Nissan Learning to Talk Truck With Titan

Nissan wants to overtake the Toyota Tundra in annual sales as it grows the Titan pickup lineup and learns what it takes to be a competitive truck maker.

Bob Gritzinger, Editor-in-Chief

February 10, 2017

2 Min Read
Titan king cab last piece of Nissan truck portfolio
Titan king cab last piece of Nissan truck portfolio.

CHICAGO – Nissan remains committed to earning 5% of the U.S. pickup market “in a reasonable amount of time” as the automaker slowly transitions from a predominantly car-driven company to a truck and CUV maker.

Fred Diaz, vice president and general manager-Nissan trucks, says the company is undergoing an “amazing awakening” as it learns how to design, build and market trucks – and the many variants necessary – compared with the more limited portfolios associated with car brands.

At the Chicago Auto Show, Nissan reveals the final cog in its second-generation Titan lineup, the king-cab, work-oriented version of the fullsize truck that goes on sale this spring. Nissan previously told WardsAuto the addition of the king cab would help the automaker pursue its target of 100,000 annual sales of the Titan.

Titan sales rose 80.2% in the U.S. in 2016, WardsAuto data shows, albeit to just 21,880 units in an annual 2 million-vehicle segment.

Nissan has been launching variants of the fullsize pickup since December 2015, when the Titan XD three-quarter-ton crew cab model went on sale. The half-ton model and single-cab body styles of both the XD and half-ton Titan followed last year.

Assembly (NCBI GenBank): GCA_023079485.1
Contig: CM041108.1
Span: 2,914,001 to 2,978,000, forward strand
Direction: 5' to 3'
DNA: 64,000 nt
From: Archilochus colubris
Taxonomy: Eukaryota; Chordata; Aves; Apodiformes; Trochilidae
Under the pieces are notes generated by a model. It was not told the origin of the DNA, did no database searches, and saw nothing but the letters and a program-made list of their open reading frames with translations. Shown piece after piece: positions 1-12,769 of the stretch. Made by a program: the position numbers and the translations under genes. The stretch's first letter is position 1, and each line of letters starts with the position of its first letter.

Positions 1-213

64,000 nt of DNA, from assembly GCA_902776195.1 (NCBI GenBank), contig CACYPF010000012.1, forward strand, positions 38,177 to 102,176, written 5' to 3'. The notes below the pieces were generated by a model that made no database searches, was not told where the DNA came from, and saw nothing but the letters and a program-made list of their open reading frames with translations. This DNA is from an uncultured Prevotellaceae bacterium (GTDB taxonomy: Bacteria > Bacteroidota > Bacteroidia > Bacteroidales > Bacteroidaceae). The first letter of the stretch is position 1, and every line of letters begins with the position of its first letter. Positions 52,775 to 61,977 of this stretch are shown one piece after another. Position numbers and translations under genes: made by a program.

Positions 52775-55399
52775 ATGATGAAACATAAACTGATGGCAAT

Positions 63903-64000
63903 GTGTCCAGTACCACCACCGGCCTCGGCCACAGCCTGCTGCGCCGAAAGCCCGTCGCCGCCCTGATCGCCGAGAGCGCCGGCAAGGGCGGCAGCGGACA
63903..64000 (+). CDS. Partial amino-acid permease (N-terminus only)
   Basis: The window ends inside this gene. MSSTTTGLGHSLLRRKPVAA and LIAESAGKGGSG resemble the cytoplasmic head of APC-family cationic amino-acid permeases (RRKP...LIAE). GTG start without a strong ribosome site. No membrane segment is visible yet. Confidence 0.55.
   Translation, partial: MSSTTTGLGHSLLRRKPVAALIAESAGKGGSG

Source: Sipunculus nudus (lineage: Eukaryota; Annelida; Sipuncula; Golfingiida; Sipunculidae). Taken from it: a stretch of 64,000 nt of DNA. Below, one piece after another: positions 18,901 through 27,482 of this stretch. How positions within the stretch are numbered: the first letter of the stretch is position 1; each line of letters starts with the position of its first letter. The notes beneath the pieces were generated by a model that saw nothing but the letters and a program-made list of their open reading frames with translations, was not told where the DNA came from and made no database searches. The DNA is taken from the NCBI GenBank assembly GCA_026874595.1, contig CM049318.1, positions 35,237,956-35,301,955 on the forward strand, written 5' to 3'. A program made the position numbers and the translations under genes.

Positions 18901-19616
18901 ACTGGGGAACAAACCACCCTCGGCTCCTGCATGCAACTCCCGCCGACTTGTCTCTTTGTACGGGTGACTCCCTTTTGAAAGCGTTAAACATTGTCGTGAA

Diaz says the slow, careful rollout of the Titan was necessary to assure the product’s quality and build the brand’s credibility in the market. The marketing chief says awareness of the truck is increasing with 50% of buyers returning Nissan truck owners, with the remainder coming from competitors.

The new king cab will bring in more commercial work truck buyers, Diaz says, noting nearly 80% of current Titan buyers use the truck for personal use with the remainder used in business applications.

Dealer training in how to “talk truck” and steps by 443 of the brand’s 1,100 U.S. dealers to become “business certified” will help grow Titan and commercial-vehicle sales, he says.

Nissan sees overtaking Toyota Tundra in sales as its first objective, with the Titan also serving as a kind of “halo” vehicle increasing awareness of the entire Nissan lineup. Diaz declines to specify a sales objective, but earning 5% of the truck market would translate to about 100,000 sales annually.

“The market feedback is good – we’re creating awareness that we have a new truck,” Diaz says. “It takes time, but we’re getting there.”

Diaz says marketing will focus on telling “lost” messages, such as the Titan’s 5-year, 100,000-mile (161,000-km) warranty, while coming Titan offerings will include special models and factory-installed customization features such as lift kits.

“We’re growing and we’re learning as a company how to do these things,” Diaz says.

[email protected] @bobgritzinger

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About the Author(s)

Bob Gritzinger

Editor-in-Chief, WardsAuto

Bob Gritzinger is Editor-in-Chief of WardsAuto and also covers Advanced Propulsion & Technology for Wards Intelligence.

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